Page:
I learned to meditate when I was in college.  I think a lot of kids learned back in the day,  Perhaps they still do.  Nam-myoho-renge-kyo.  Anyway, I learned to meditate when I was in college.  And I was always curious about people who told me that they could only meditate if they were in a quiet place.  Because it seemed to me that the essence of meditating was that it didn’t really matter where you were or what was going on around you.  Meaning no disrespect to my friends, it  seemed to me that if you needed a quiet place to meditate, you weren’t really meditating.

Forty years later, I recognize that I may have been a bit condescending about other people’s meditation, but  somehow it still seems fundamentally true.  These days, I feel much the same way about writing fiction.  I find it difficult to relate to writers who tell me how they need a particular set of circumstances in order to write.  Their desk has to be just so.  A Brandenburg Concerto has to playing in the background.

When I am writing well, I can write anywhere.  I can leave a scene mid-sentence, return eight hours later and pick up where I left off.  And when I am not writing well, it really doesn’t matter.

To be brutally honest, since my last book came out in 2009, I have not been writing well.  I’ve been writing, but nothing that gets my blood to boiling.  And if it doesn’t excite me as the writer, it surely won’t excite you as the reader.  Until perhaps six weeks ago.  Something clicked.  Perhaps it was a lesson from the Bodhisattva.  In the last six weeks, I’ve written some 44,000 words.  Many of them are good words.  A few of them might be great words.

I still have to finish, but it may be the best thing I’ve ever written.  We shall see.

Nam-myoho-renge-kyo.

Whisky and Ice (August Scavenger Hunt)

“MEN WANTED FOR HAZARDOUS JOURNEY.  SMALL WAGES, BITTER COLD, LONG MONTHS OF COMPLETE DARKNESS, CONSTANT DANGER, SAFE RETURN DOUBTFUL.  HONOUR AND RECOGNITION IN CASE OF SUCCESS.”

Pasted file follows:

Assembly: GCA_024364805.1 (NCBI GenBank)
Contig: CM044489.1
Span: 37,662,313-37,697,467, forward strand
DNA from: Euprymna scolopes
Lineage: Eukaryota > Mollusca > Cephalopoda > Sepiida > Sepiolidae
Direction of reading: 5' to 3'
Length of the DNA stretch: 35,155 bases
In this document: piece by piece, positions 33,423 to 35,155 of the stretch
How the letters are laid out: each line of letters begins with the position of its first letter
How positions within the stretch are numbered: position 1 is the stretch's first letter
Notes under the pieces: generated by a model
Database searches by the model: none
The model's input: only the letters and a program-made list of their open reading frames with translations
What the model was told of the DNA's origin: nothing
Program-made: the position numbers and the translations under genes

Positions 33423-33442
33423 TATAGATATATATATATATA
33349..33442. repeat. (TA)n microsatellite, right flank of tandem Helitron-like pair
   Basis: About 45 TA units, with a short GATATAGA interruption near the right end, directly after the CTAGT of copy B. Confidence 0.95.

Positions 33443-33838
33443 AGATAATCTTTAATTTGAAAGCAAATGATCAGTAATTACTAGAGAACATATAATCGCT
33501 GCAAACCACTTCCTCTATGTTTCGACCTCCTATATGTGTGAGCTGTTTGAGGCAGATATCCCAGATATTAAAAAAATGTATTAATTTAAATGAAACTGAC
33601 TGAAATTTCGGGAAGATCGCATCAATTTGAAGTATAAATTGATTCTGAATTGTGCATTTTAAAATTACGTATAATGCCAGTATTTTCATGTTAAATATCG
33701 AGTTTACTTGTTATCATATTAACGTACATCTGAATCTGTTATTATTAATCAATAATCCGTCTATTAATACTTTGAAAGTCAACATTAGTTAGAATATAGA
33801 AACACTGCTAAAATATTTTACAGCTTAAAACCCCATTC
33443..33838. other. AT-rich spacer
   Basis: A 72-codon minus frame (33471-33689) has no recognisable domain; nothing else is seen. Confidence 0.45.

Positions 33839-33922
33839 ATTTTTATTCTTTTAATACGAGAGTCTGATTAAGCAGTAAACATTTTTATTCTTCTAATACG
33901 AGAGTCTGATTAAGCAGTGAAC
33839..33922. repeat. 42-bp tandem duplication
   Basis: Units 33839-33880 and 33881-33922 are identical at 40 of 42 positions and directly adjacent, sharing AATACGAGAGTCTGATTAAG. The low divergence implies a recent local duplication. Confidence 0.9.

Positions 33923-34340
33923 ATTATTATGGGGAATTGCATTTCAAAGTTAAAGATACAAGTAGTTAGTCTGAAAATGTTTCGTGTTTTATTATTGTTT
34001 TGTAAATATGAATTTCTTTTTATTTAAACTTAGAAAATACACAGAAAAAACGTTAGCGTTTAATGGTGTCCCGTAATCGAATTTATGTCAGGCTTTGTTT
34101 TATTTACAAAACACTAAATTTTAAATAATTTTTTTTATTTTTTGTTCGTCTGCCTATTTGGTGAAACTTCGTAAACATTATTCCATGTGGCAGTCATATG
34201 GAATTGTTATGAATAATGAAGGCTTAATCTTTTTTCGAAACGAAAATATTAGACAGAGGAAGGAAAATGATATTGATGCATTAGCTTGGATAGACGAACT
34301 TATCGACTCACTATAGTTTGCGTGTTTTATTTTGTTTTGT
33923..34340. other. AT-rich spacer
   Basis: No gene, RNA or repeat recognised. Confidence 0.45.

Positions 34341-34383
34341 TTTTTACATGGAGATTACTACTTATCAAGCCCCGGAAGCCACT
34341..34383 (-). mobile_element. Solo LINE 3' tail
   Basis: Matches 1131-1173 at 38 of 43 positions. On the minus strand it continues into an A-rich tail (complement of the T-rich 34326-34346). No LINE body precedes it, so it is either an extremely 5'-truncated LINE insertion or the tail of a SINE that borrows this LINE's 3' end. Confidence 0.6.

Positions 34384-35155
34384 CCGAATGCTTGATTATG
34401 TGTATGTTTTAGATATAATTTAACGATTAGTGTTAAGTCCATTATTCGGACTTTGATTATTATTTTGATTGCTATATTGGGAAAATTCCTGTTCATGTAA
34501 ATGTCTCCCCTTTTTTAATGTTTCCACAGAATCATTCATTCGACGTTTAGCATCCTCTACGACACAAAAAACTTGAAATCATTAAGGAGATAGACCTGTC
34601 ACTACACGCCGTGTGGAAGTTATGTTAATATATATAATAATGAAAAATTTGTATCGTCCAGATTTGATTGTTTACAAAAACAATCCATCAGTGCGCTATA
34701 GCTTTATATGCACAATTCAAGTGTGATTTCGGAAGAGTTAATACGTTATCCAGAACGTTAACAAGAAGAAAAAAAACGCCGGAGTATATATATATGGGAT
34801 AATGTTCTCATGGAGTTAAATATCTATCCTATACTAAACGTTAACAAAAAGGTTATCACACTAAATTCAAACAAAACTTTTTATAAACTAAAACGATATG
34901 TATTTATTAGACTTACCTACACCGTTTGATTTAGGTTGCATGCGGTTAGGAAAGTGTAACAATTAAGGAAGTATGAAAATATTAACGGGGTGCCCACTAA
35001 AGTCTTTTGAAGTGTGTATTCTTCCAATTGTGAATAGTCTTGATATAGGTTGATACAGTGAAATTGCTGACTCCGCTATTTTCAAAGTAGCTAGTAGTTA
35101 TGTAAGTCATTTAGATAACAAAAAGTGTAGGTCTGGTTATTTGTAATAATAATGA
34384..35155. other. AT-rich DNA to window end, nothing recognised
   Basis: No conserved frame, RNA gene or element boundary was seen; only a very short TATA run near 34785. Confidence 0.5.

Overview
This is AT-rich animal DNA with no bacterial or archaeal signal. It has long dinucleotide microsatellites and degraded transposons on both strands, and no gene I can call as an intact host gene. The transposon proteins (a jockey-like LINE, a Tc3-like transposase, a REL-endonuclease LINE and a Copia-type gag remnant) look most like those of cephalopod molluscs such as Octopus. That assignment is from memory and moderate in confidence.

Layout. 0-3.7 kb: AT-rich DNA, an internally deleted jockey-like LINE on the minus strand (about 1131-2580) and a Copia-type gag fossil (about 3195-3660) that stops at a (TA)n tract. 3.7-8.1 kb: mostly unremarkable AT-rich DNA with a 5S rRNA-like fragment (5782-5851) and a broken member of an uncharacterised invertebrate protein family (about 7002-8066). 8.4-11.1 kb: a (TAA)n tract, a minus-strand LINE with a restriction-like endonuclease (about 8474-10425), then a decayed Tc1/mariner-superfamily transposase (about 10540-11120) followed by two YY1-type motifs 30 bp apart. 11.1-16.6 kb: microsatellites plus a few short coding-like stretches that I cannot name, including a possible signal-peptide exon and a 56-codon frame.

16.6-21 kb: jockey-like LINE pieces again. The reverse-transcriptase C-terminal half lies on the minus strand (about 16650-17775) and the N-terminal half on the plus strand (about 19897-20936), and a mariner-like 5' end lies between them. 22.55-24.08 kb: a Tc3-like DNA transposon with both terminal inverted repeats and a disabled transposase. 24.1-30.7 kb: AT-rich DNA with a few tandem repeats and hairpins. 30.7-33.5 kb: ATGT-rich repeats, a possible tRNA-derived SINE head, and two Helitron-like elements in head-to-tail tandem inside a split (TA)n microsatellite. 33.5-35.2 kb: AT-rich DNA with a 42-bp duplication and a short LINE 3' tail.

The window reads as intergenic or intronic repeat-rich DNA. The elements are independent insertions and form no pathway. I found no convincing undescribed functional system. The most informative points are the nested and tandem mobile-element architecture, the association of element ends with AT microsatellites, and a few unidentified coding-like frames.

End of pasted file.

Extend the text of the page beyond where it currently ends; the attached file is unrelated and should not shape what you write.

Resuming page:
With this classified ad, Ernest Shackleton is said to have recruited the crew for his 1907 expedition to the South Pole.  The effort took two years, and eventually, one hundred miles short of his goal, running low on supplies, Shackleton was forced to turn back.  Shackleton’s Journey

He abandoned what supplies remained, including several cases of Mackinlay’s blended scotch whisky.  Mackinlay scotch is no longer distilled, the original recipe forgotten long ago.  But, in 2007, a team of explorers from the New Zealand Antarctic Heritage Trust discovered several crates of whisky at the site of Shackleton’s Hut.

Image(A group of explorers from Shackleton’s Nimrod expedition, 1907-09, in the Antarctic hut at Cape Royds; photo from Shackleton’s 1911 book, The Heart of the Antarctic, retrieved from wikipedia).

In 2010, Whyte and Mackay, the distillery that owns what was once Mackinlay, sent a team to the South Pole  in a successful bid to extract the scotch from the ice.  Not only did the team retrieve five cases of scotch, they discovered two cases of brandy as well.  Master blenders at Whyte and Mackay analyzed the whisky and have created a replica of the Mackinlay brand with a limited edition release of Mackinlay’s Shackleton Rare Old Highland Malt.

I love a story like this.  A story that combines good scotch and ice.  In honor of the story, I plan to combine a wee dram scotch (not Mackinlay’s, but still a very nice bottle) with a bit of ice.  A toast to Sir Ernest Shackleton.

Sir-Ernest-Shackleton

(Ernest Shackleton, photo retrieved from http://www.hilobrow.com)

August Scavenger Hunt

13. ice
35. whiskey

Another Murder in New Orleans

There is nothing funny about murder.  And yet I write humorous mysteries.  Because I think sometimes, the only way to deal with tragedy is to find a way to laugh about it.

Or better yet, to sing about it.

So I was really pleased to see my cousin Donny post this yesterday on facebook.

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One of his new songs, Another Murder in New Orleans, co-written with Carl Gustafson, recorded by Dr. John and Bobby Rush, will be debuted at the Patron Party on September 16, an event to benefit the non-profit Crimestoppers organization in New Orleans.

Way to go, Donny.